The Sisters Brothers – Patrick de Witt

sistersbrotherscoverREAD FOR BOOKERTHON

Set in the American west coast in 1851, this book is a Western parody

✔ “Eli and Charlie Sisters are brothers and assassins living on the West Coast of America in 1851 during the Nevada Mountain gold rush. They are hired by a wealthy businessman called the Commodore’ to kill a man by the name of Hermann Kermit and steal his formula which will apparently make gold easier to find.

The brothers set off across the state, through Oregon and down to San Francisco in pursuit of their target. Their Odyessian adventure may sound like a typical Western but actually this novel dips into several genres including Western, parody, satire and is full of comedic value.

Eli is the dominant partner in the killing business. Charlie isn’t as keen and begins to question their chosen profession, but is put in place by his older brother. The men bicker like brothers do all the way through their journey, while plodding along on their sad horses.

Unsurprisingly for a Western and a comedy, the men find themselves in all sorts of predicaments along the journey. They are constantly running from people, losing things, finding things, stealing things, meeting eager ladies and suspicious men. As such there is a big cast of cast of characters from all walks of life and the narrative steers through all the emotions of living in the Old West as well as those of two people bound by blood.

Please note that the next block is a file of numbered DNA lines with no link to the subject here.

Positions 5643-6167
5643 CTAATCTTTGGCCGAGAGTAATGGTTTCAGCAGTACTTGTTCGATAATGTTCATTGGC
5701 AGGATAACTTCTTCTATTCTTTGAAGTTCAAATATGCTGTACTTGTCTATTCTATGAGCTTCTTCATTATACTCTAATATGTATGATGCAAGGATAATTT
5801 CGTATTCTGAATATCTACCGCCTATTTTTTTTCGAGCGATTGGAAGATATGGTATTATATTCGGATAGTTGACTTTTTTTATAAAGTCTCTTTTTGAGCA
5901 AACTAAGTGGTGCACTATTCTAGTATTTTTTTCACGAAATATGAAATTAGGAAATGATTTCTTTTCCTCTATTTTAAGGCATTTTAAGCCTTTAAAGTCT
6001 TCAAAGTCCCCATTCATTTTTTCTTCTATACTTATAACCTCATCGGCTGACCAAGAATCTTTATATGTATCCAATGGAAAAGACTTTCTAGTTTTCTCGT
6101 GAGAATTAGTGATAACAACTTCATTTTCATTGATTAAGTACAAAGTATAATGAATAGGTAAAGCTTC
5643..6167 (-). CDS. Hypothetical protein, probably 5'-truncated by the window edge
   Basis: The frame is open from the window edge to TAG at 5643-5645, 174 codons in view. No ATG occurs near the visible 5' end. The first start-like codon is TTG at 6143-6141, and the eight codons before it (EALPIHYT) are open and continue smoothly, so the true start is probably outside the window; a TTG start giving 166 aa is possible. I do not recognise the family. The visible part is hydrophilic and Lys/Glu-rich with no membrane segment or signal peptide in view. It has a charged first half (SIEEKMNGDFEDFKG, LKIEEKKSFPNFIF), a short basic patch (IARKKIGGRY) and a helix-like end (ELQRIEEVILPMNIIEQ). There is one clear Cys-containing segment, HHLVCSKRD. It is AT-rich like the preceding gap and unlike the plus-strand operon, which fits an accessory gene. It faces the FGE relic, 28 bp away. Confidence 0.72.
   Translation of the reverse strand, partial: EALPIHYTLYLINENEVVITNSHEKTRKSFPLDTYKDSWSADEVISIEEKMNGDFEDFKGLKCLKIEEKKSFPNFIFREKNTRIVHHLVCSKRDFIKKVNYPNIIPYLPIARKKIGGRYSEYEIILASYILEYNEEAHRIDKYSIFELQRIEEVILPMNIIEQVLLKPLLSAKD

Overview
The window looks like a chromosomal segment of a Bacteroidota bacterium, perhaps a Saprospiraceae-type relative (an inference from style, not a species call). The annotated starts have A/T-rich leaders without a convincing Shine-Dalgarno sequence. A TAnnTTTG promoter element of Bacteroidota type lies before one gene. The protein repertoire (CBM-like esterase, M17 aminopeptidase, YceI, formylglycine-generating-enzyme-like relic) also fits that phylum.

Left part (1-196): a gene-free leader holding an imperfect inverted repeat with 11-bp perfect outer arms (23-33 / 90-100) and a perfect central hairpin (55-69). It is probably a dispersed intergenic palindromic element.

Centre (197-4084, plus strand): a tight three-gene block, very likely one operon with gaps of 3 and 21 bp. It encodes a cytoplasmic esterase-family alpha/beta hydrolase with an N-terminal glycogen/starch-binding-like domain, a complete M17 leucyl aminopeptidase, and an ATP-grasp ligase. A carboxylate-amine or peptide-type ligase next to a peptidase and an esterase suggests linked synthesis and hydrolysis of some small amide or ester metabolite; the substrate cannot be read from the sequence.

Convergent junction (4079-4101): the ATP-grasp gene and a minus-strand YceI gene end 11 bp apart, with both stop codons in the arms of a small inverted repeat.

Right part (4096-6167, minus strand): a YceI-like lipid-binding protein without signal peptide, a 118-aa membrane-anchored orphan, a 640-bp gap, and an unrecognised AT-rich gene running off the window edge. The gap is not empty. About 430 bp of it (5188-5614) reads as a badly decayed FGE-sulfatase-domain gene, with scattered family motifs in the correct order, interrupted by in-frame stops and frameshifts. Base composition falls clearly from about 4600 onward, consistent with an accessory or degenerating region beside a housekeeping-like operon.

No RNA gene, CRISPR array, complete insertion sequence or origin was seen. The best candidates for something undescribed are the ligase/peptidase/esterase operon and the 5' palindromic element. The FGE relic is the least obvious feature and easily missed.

Returning his pen to its holder, he told us, ‘I will have him gutted with that scythe. I will hang him by his own intestines.’ At this piece of dramatic exposition, I could not hep but roll my eyes. A length of intestines would not carry the weight of a child, much less a full grown man.

This book was such a surprise on the shortlist. Neither of us expected something so hilarious being recognised by the Booker Prize, an award synonymous with serious literature. We both admitted we were captured instantly by this one and laughed out loud from the first page. The lyrical and easy flow of the narrative and its satirical humour made reading the book effortless. Woven amongst the hilarity was a strongly structured story with themes of humanity, faithfulness and morality. A pleasant surprise in the shortlist.

Published 2011
225 pages

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